The people along the sand

All turn and look one way.
They turn their back on the land.
They look at the sea all day.

As long as it takes to pass
A ship keeps raising its hull;
The wetter ground like glass
Reflects a standing gull

The land may vary more;
But wherever the truth may be–
The water comes ashore,
And the people look at the sea.

They cannot look out far.
They cannot look in deep.
But when was that ever a bar
To any watch they keep?

~ ~ Robert Frost

Indian Harbor Yacht Club - Greenwich, CT

IHYC - Greenwich, Connecticut

In Greenwich Harbor - Connecticut

Sleeping Sails - West Dennis, MA

In Hyannis Harbor - Cape Cod - Massachusetts

In Wychmere Harbor - Harwichport - Cape Cod - Massachusetts

Wychmere Harbor - Harwichport, Massachusetts

I hope you all enjoy these — they mean a lot to me……………

Written by sorrentolens

July 11, 2010 at 3:39 pm

Quick update from the road

with 4 comments

I’ve been without realiable internet connectivity while in Cape Cod this week — so there you have my reason for not posting photos, thoughts and other outbursts.

Just quickly — Had a wonderful time in Greenwich and other parts of Connecticut… My daughter poured her love on me by treating her Pop to belated Father’s Day gifts from J. Press – (will show some of that later). Met up with KSA from the Legions of the Lost Ones – he’s a good guy! Also met up with a friend that I’m proud to say that I’ve had for 51 years. We had a wonderful dinner at their home, then off to New Haven for pizza at Pepe’s with my sister, neices, nephews, cousins, and friends — it was all good.

Three days in Cape Cod, shopping, P-Town, Nantucket, Clams, Lobsters, some great New England fish and chips from Baxters in Hyannis. I scored a pair of Nantucket Reds (at Murray’s Toggery Outlet – yes outlet! You wouldn’t believe what I paid for dem Reds!

Heading to Northern New York State very early Saturday morning.. its going to be about a 10 to 12 hour ride then it will be 4th of July festivities in Three Mile Bay, NY.

I’ll post up some pics in the next day of so – last count I snapped 440 photos in a week. I think I have some good ones for showing later after some post processing.

Everyone have a very Happy and Safe Indepence Day weekend!!!

By the way… I have an awful toothache! I’m eating a 1/2 pound of Advil a day and it still throbs!

Written by sorrentolens

July 2, 2010 at 8:05 pm

Like being there (sort of …)

with one comment

My younger sister always gets me Cape Cod Life for my birthday.  My second issue came in today’s mail.  I love reading through it, perusing the ads, the photos, the art and antiques.  It brings me back to much earlier times.  The last time I was on Cape Cod was 1984 – we rented a house for a week with the whole family.  We knew then that we’d be moving south to Florida at the new year.  I’ve been back north many times, but never back to “The Cape”.  In high school, we had a house in Wrinkle Point (Bass River).  I had a job (one of the worst!) washing dishes at the Riverview Lobster House in Yarmouth – it was close enough that I could walk to it.  I made enough money to buy a few things that summer (first madras jacket 🙂 ), but mostly what I wanted to do was just loaf – go to the beach – and just hang out (although I don’t think we said “hang out” back then).  Things took a nasty turn economically then (somewhat like these days), and my parents had to sell that house.  After I moved to Florida, my sisters continued to go to The Cape summers with their children and families.  I know they enjoyed it.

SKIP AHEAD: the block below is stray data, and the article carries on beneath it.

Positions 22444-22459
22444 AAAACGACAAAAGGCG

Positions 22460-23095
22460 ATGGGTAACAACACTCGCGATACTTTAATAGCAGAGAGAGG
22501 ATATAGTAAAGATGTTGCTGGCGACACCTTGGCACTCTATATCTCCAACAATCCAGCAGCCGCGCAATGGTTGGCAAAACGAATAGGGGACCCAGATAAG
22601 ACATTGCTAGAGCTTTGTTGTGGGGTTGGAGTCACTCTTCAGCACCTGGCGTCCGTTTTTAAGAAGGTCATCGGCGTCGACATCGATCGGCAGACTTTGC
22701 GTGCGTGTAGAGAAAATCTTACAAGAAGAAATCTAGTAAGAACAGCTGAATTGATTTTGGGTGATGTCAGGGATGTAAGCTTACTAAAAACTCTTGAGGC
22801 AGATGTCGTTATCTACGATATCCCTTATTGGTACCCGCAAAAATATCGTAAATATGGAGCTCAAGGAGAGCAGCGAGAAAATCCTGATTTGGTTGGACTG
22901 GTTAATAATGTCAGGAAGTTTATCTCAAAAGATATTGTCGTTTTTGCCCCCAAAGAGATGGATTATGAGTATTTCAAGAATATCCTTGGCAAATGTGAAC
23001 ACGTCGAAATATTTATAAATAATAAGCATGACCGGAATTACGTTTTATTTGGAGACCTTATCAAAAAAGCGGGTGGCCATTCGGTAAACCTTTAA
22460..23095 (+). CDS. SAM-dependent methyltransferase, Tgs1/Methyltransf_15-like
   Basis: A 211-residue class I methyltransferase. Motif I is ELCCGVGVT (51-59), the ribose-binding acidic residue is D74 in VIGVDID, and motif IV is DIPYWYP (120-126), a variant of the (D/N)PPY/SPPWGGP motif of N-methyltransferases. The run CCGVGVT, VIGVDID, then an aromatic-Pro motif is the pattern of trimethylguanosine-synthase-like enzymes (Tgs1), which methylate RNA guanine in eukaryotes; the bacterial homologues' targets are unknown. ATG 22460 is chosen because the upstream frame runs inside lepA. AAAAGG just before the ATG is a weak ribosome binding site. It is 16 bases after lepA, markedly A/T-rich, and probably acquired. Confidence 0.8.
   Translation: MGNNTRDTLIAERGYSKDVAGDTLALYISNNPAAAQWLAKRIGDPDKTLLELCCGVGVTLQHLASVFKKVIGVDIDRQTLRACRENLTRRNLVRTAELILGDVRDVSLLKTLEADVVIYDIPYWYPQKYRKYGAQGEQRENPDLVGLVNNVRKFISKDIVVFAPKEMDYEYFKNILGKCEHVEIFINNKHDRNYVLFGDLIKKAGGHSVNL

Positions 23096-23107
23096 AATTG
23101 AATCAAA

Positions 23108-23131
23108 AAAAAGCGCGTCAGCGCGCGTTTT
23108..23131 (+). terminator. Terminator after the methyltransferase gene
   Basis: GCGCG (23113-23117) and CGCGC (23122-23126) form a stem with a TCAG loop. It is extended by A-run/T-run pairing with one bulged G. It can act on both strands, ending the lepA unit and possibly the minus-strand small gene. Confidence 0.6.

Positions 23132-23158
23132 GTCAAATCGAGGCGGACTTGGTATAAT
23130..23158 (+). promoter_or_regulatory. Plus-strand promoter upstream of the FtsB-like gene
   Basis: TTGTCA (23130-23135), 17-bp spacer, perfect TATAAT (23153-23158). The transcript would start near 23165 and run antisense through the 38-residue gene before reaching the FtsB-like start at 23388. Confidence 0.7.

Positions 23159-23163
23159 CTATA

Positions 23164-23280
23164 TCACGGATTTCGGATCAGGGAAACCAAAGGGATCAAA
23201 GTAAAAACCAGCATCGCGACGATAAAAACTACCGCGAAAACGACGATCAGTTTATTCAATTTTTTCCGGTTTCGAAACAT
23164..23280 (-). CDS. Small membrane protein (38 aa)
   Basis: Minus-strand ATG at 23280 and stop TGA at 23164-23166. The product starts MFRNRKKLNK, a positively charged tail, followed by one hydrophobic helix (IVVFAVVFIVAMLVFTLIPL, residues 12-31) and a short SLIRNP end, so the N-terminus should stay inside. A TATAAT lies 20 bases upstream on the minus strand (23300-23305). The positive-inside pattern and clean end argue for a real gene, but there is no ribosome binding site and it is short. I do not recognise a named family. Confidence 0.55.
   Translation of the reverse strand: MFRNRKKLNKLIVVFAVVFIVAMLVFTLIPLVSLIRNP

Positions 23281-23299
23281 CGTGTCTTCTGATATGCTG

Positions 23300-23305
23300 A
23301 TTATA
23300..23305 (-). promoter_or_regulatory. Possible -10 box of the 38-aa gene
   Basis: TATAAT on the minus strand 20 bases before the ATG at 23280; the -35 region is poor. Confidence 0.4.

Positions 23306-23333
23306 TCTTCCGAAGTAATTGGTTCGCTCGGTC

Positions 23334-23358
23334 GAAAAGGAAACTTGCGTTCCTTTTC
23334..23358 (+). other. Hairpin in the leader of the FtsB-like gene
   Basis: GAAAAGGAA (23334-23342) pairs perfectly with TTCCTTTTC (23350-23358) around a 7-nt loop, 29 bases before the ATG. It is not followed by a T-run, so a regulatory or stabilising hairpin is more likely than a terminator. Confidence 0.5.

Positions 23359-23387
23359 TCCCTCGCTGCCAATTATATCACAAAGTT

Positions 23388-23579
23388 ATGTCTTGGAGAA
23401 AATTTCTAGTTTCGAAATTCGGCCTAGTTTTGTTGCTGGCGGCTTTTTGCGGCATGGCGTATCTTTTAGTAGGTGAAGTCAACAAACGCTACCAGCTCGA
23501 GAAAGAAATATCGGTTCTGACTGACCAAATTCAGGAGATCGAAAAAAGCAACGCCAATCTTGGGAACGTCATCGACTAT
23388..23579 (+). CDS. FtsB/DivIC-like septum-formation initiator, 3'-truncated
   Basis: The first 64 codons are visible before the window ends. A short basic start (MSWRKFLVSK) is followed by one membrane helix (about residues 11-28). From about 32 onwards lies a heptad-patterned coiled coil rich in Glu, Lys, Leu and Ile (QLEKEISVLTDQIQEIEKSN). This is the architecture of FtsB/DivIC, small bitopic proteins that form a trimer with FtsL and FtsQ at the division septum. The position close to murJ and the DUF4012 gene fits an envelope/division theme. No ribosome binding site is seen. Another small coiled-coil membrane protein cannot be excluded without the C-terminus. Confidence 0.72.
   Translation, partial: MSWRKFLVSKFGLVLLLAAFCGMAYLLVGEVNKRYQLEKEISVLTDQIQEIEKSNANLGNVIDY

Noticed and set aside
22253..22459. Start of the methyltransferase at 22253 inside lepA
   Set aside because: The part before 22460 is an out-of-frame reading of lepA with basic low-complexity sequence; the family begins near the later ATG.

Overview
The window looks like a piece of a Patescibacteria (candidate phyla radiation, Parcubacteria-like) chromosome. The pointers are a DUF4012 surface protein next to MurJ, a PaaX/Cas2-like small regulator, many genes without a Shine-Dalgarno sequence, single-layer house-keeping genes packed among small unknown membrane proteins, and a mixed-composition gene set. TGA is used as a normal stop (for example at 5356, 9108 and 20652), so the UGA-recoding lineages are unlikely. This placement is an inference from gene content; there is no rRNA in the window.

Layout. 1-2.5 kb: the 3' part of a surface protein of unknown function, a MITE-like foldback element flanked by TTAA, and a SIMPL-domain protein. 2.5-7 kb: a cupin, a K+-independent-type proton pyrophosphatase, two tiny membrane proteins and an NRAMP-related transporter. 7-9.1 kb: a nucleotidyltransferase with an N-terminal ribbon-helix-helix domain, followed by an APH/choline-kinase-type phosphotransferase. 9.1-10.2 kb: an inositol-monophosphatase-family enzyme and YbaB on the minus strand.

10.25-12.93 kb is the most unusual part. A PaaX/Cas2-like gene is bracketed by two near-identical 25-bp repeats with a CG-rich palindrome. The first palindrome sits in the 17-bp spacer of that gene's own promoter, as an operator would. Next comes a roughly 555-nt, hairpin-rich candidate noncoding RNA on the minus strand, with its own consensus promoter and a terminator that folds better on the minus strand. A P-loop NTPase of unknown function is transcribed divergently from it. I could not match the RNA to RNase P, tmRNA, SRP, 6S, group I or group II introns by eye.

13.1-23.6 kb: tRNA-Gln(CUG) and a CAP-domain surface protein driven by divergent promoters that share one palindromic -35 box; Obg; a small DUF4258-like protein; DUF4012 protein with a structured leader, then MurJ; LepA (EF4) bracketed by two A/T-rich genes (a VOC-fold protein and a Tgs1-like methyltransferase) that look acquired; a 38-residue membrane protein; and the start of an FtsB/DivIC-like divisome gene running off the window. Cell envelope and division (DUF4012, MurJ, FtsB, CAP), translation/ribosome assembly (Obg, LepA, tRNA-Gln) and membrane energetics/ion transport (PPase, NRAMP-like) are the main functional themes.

As I turn these pages – it brings me back . . .  Thank you M.A.

Cape Cod Life

Cape Cod Life

CCL inside 2

CCL inside 3

This is the tenth anniversary of John F Kennedy Jr’s passing.  I think of the Kennedys and Cape Cod Massachusetts as one.  Once our whole family went to Mass at St. Francis Xavier Church in Hyannis.  As we were leaving the Kennedys were coming in.  We took a photo – but it never came out.  That sure would have been a keeper – but eh – not in the cards.

John F Kennedy Jr

John F Kennedy Jr

When Richard Blow’s book American Son – A Portrait of John F Kennedy Jr came out in 2002 I snapped it up and read it quickly.  I was keenly interested in reading about John Jr.  I truly believe that Richard Blow was wrongly criticized for writing the book.  On the TV interview show The View – those farting hens (who never read the book) ripped Mr. Blow a “new one” and ever since I bash the show and its sagging troupe whenever the show is mentioned – they are a waste of time and airspace and provide little benefit to the public.  I remember writing to Mr. Blow through the publisher – actually thanking him for writing the book.  If he made money from it, so what, it really doesn’t matter does it?  JFK Jr is history, and history needs to be written.  Thank you again Richard!  Its a great book!

American Son - Portrait of John F Kennedy Jr

American Son - Portrait of John F Kennedy Jr